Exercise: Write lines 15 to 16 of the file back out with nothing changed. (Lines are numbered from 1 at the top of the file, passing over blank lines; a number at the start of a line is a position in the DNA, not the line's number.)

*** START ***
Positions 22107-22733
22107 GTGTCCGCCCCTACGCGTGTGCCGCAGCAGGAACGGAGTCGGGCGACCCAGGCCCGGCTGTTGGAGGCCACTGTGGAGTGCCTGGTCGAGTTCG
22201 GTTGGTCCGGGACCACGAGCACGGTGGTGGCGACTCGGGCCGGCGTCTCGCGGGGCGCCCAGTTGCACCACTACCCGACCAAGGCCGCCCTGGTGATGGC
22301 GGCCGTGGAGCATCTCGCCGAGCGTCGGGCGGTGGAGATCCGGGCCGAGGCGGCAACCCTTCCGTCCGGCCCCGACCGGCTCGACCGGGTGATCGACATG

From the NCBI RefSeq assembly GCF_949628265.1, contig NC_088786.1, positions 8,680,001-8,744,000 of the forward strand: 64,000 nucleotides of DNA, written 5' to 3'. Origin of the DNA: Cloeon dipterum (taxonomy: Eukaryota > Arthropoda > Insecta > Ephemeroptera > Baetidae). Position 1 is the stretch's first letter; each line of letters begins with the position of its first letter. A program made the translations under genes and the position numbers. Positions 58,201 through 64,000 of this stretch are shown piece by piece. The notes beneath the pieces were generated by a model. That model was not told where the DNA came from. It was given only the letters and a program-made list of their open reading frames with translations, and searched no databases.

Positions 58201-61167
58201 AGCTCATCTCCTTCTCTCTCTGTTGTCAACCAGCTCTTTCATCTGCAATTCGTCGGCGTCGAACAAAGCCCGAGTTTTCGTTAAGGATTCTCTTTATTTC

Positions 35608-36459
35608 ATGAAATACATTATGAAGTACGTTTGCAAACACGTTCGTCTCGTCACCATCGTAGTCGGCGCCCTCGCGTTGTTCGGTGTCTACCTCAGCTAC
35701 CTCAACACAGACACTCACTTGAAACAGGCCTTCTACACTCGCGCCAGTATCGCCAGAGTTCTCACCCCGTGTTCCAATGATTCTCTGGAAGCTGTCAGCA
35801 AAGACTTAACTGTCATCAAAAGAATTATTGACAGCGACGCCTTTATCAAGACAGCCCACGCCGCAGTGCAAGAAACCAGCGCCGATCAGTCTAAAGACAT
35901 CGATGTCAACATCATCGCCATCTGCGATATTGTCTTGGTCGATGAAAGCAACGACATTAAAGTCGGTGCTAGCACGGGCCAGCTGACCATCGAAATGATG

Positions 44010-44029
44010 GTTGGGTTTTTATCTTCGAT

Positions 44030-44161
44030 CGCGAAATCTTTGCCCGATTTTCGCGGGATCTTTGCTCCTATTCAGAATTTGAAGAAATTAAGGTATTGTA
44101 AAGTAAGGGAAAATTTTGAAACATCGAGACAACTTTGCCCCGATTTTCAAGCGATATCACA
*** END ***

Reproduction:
Positions 44030-44161
44030 CGCGAAATCTTTGCCCGATTTTCGCGGGATCTTTGCTCCTATTCAGAATTTGAAGAAATTAAGGTATTGTA